Grant looks to 'big future' as Chelsea face title endgame

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Avram Grant, sounding more self-assured than at any time since succeeding Jose Mourinho at Stamford Bridge last September, leads Chelsea to Tyneside this afternoon for a match Chelsea cannot afford to lose if they are to maintain pressure upon Manchester United and retain the hope of reclaiming the Premier League title.

Should Chelsea lose, Manchester United would effectively be champions for the 10th time under Sir Alex Ferguson because of their considerably superior goal difference. The last fixtures of the season, United's at Wigan and Chelsea's at home to Bolton, would be irrelevant.

But after beating Manchester United and Liverpool in their previous two games, Chelsea and Grant are not underconfident about the trip to Tyneside, even if the Newcastle manager, Kevin Keegan, has promised "a hell of a game" and that there will be "no better atmosphere than St James' Park".

Chelsea have not won there since 2001 but special occasions and all-or-nothing affairs are hardly novelties to them. "The players have made history," Grant said of reaching the Champions League final, "but we want more. We can take this club to another place. What we've done is big already, but we can make it bigger."

There was then a dig at Mourinho, the mentality of the Premier League in general and also what would normally be construed as a warning from a manager perceived to be in a stronger position than Grant. "I have a feeling that shouting more is somehow more respectable in England," Grant said, "not just from managers but players as well. I personally admire a person's way of thinking and look for intelligent players. I've done many things differently. I've changed the staff, the training, tactics, the players' way of behaving and many other things.

"Football is simpler than people think. I believe in simple methods, but quality methods. It's not a one-way process between a manager and his players. They may have had doubts about me, but I had doubts about some of them as well.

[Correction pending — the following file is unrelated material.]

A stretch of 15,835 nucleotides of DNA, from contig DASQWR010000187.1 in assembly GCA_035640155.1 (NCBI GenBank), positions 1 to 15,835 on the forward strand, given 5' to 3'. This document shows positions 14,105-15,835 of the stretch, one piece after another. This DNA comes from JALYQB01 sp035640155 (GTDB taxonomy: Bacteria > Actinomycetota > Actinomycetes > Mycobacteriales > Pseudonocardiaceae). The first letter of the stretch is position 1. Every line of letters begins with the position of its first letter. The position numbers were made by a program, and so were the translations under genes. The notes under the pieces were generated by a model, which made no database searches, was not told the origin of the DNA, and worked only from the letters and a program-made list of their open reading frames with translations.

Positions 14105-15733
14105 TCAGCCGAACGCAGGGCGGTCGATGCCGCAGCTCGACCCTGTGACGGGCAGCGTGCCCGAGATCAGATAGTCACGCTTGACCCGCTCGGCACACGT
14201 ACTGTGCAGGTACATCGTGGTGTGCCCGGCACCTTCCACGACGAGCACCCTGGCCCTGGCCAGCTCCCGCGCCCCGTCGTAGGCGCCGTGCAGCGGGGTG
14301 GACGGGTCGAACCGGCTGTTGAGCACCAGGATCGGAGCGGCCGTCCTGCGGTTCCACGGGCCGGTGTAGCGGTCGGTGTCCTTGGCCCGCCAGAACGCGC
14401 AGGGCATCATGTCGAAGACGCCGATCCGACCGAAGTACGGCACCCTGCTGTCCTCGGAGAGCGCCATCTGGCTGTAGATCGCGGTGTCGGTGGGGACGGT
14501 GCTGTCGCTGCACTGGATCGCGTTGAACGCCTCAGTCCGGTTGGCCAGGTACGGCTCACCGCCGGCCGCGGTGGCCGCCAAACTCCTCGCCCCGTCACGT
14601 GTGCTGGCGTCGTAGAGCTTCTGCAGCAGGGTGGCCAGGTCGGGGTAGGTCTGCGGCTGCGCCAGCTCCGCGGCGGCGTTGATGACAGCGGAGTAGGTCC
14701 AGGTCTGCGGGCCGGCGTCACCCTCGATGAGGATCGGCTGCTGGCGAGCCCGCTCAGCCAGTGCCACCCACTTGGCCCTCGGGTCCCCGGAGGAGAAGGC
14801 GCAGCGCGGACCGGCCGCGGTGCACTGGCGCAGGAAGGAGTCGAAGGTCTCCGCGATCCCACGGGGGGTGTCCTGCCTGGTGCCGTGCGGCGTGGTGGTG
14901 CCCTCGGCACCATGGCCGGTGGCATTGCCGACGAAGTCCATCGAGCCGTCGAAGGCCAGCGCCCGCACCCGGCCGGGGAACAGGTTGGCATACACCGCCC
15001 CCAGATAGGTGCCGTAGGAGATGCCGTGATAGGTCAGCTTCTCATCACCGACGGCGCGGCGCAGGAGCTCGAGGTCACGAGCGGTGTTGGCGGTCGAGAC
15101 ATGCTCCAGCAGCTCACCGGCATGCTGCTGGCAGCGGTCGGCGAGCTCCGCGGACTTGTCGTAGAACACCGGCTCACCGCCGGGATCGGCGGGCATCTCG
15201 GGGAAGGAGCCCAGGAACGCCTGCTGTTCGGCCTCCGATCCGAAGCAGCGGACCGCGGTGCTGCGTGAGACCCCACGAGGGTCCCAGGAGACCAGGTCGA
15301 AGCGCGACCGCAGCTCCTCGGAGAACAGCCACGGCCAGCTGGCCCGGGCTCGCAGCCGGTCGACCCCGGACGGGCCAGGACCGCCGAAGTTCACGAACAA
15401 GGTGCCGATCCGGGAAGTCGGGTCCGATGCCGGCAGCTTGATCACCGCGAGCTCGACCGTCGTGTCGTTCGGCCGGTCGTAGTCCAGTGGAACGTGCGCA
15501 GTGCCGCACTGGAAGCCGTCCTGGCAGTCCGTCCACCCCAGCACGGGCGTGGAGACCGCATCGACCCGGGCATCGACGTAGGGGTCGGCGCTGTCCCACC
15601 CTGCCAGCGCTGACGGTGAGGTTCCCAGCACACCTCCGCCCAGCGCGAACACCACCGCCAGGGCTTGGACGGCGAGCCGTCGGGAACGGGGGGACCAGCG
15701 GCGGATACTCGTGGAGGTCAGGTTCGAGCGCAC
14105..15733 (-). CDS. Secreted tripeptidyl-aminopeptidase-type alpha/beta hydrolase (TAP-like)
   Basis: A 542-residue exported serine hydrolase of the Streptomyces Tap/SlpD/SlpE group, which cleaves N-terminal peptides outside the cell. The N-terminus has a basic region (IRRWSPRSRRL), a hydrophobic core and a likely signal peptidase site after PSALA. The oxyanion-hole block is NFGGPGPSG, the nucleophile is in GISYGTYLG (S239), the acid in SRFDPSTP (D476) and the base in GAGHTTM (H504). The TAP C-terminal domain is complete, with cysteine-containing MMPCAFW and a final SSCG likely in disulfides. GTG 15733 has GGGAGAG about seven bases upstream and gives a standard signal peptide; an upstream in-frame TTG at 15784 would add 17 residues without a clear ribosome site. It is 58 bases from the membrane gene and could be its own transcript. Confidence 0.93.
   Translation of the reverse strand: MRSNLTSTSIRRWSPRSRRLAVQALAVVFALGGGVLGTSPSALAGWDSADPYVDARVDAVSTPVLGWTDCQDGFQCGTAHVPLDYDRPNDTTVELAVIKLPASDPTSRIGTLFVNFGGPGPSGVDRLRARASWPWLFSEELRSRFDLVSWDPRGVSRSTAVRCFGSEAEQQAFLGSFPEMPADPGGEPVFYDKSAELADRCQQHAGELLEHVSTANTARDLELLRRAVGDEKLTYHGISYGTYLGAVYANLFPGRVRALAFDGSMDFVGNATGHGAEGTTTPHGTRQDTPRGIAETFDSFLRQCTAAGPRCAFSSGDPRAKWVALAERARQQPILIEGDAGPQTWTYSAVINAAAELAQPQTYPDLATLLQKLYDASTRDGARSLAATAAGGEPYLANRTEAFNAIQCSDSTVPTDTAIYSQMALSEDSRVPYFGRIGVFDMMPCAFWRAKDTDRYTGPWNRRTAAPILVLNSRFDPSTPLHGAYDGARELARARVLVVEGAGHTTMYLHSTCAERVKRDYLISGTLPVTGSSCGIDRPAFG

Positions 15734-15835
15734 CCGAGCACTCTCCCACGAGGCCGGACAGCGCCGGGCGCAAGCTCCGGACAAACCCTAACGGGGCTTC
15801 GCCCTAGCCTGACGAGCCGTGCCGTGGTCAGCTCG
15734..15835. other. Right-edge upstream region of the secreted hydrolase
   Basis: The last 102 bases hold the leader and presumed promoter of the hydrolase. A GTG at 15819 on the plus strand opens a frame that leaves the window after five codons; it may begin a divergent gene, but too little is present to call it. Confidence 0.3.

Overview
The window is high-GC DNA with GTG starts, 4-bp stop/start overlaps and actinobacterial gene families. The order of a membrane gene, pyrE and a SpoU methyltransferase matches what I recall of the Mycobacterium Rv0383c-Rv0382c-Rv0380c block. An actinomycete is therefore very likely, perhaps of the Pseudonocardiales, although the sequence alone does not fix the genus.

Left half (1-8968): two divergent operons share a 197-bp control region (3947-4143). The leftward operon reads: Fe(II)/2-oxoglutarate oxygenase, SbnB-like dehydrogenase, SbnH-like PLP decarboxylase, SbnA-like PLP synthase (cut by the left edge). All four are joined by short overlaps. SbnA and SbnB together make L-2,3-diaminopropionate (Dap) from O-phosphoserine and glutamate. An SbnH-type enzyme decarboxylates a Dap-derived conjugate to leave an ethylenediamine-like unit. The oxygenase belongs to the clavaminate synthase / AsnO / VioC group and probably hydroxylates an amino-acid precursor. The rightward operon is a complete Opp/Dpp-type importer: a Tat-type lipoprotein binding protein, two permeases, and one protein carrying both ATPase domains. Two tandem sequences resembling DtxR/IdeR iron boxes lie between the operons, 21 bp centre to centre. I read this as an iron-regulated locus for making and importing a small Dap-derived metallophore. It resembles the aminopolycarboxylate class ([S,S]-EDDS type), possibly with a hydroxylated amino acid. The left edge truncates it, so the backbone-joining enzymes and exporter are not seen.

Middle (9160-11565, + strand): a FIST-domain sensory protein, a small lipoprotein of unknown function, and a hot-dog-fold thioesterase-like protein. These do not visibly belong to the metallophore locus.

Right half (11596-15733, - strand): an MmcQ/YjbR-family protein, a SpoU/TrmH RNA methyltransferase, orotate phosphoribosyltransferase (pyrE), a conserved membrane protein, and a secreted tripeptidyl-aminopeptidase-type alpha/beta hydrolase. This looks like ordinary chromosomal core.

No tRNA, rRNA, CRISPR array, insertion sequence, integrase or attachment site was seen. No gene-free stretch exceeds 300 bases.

"I was also patient, and resolved not to make an opinion on them after one month. I wanted to check on them over a long time. You need more than quality to succeed, you need personality and to be a positive person. You check the players and they also want to see what you can do. But you can see on the pitch they give everything for the club. Sometimes I think in England you admire power more than good thinking."

With Richard Bevan of the League Managers' Association indicating yesterday that Grant has received assurances from the Chelsea hierarchy about his future, Grant is perhaps feeling sufficiently confident to assert himself inside and outside the dressing room. He is talking already of next season.

"The club don't think just about the last results, big clubs have to think about more than one year ahead," he said. "It doesn't matter if we win or we don't win. Even if we had lost to both Liverpool and United we'd still have the same plan. The history of every big club starts with doubts – Arsenal when Wenger came, United at the start under Ferguson."

Newcastle are buoyant, unbeaten in seven games since St Patrick's Day. But, as Keegan conceded, the upturn in form does not guarantee Newcastle will beat Chelsea.

"If we play to our very best," he said, "and they do, it will probably be a great game and they will beat us. Unless, that is, we get lucky, because they are a better team than us and the League tells you that. But, if we play to our best and they feel, 'Wow, this is another big game after two big games against Liverpool and Manchester United', then who knows?"